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Reply to Pediatric optic neuritis

Points to ponder

Khadse, Rutika; Ravindran, Meenakshi; Pawar, Neelam; Maharajan, Padmavathy1; Rengappa, Ramakrishnan1

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doi: 10.4103/ijo.IJO_721_17
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Thank you for showing interest in our study[1] titled “Clinical profile and neuroimaging in pediatric optic neuritis in Indian population: A case series.” We have tried to provide all details of the cases for the clarification of the queries raised. Although it is common to have optic neuritis following vaccination, we had no cases of the same following vaccination in our series.

The patient diagnosed with acute disseminated encephalomyelitis (ADEM) in our series was an 8-year-old boy, who presented with loss of vision in both eyes for 3 days, along with a history of headache associated with vomiting and altered sensorium. He also had a history of chikungunya (viral fever) 2 weeks earlier. Investigations such as magnetic resonance imaging (MRI) brain scan showed multiple nonspecific lesions in the deep cortical matter, bilaterally, while cerebrospinal fluid (CSF) analysis revealed leukocytosis and absence of oligoclonal bands. The child recovered within 15 days with no signs of recurrence till 1 year of follow-up. Clinical presentation and relevant investigations suggested diagnosis, most likely of monophasic, polysymptomatic ADEM following a viral infection. In a study comparing the features of ADEM and multiple sclerosis (MS), it was found that encephalopathy was present in 10/24 patients with ADEM, whereas no patient had encephalopathy in the MS group (P = 0.001, odds ratio = 0.03) which suggested that for a patient presenting with encephalopathy at the first demyelinating event, MS is less likely compared to a child without encephalopathy.[23]

We have mentioned four cases with MS; among these, one patient (15/F) developed transverse myelitis with urinary incontinence 3 months following the attack of unilateral optic neuritis. MRI spine scan showed active focal-enhancing white matter lesion at D9 level with no involvement of consecutive spinal segments. The patient was negative for neuromyelitis optica (NMO) antibodies. Sequential MRI brain showed lesions which fulfilled McDonald's criteria for dissemination in space and time. CSF analysis was not done as patient and parents denied consent for it. In accordance with the criteria mentioned in a recent article[3] for diagnosing NMO with negative aquaporin antibody, the presence of acute myelitis/optic neuritis should be associated with normal MRI brain/nonspecific lesions/longitudinal extensive transverse myelitis (LETM), etc.[3] In our patient, acute myelitis was associated with MRI brain diagnostic of MS and the absence of LETM in MRI spine. Based on all these features, diagnosis of relapsing-remitting MS was made by the consulting neurologist.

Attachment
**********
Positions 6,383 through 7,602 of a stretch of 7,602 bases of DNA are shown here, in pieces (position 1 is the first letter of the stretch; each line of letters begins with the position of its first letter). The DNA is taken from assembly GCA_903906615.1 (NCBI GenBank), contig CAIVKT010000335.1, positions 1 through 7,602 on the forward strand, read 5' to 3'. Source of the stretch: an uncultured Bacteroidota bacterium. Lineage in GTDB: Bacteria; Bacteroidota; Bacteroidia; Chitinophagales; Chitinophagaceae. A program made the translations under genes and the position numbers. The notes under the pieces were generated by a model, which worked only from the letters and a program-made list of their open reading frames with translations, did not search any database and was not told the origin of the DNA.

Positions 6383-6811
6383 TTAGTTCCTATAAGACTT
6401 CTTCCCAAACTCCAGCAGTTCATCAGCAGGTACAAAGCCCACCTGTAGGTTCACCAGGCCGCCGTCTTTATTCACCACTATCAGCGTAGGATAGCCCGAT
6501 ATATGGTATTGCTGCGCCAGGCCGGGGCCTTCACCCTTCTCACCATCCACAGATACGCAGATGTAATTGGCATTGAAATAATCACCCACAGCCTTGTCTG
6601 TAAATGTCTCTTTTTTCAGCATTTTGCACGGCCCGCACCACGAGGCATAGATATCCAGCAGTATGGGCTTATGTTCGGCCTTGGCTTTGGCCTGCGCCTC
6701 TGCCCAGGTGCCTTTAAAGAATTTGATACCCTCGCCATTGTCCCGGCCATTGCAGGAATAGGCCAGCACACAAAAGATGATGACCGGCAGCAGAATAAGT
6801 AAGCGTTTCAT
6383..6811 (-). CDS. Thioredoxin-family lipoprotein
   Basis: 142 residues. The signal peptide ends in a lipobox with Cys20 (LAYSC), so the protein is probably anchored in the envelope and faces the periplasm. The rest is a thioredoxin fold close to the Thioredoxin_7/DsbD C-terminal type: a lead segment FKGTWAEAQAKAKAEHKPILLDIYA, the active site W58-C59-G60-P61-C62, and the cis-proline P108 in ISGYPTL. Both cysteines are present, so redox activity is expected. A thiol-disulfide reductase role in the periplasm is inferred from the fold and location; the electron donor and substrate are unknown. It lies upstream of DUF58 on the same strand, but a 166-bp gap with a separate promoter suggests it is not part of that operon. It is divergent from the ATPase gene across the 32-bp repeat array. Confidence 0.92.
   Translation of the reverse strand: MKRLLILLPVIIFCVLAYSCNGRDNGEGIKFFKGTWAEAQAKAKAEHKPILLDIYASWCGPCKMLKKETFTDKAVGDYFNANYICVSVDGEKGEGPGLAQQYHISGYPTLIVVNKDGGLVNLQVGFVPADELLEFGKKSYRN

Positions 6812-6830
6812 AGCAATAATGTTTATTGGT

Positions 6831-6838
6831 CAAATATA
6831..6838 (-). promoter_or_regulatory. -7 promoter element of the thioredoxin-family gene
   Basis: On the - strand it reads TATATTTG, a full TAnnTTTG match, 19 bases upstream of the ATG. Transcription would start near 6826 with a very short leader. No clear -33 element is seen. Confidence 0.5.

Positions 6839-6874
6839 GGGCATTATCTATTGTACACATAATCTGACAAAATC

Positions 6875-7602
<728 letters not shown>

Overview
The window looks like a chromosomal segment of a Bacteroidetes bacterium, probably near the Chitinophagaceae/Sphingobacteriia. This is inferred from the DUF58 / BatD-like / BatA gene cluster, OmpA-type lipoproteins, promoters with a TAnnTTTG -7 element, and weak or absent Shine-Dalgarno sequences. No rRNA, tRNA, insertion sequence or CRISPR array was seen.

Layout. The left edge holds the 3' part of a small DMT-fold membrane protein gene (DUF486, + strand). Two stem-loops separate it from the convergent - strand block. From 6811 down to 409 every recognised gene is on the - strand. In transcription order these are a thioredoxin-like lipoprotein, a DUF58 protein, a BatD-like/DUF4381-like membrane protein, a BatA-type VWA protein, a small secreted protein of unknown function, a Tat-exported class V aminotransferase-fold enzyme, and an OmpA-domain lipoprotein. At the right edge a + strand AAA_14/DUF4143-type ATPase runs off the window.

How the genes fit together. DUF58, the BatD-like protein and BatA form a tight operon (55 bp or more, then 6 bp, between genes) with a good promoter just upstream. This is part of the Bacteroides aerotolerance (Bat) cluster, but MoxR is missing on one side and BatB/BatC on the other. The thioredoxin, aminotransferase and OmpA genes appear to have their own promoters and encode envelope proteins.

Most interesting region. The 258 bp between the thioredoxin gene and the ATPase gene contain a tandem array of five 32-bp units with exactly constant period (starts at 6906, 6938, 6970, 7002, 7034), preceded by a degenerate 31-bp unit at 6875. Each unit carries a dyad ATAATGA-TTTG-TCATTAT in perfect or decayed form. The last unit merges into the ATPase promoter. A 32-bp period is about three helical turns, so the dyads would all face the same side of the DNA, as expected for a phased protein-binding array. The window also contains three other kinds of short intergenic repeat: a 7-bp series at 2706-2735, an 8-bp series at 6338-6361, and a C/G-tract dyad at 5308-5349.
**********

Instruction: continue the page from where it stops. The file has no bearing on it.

We found abnormalities in the MRI scan of the brain in 26 of 40 patients. Among these 26 patients, only ten patients had focal demyelinating lesions, involving areas of the brain other than the optic nerve. The remaining 16 patients showed other abnormal findings such as isolated optic nerve enhancement (14), tubercular meningitis (1), and ADEM (1) as mentioned in our article.

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Conflicts of interest

There are no conflicts of interest.

1. Khadse R, Ravindran M, Pawar N, Maharajan P, Rengappa R. Clinical profile and neuroimaging in pediatric optic neuritis in Indian population: A case series Indian J Ophthalmol. 2017;65:242–5
2. Alper G, Heyman R, Wang L. Multiple sclerosis and acute disseminated encephalomyelitis diagnosed in children after long-term follow-up: Comparison of presenting features Dev Med Child Neurol. 2009;51:480–6
3. Chou IJ, Wang HS, Whitehouse WP, Constantinescu CS. Paediatric multiple sclerosis: Update on diagnostic criteria, imaging, histopathology and treatment choices Curr Neurol Neurosci Rep. 2016;16:68
© 2017 Indian Journal of Ophthalmology | Published by Wolters Kluwer – Medknow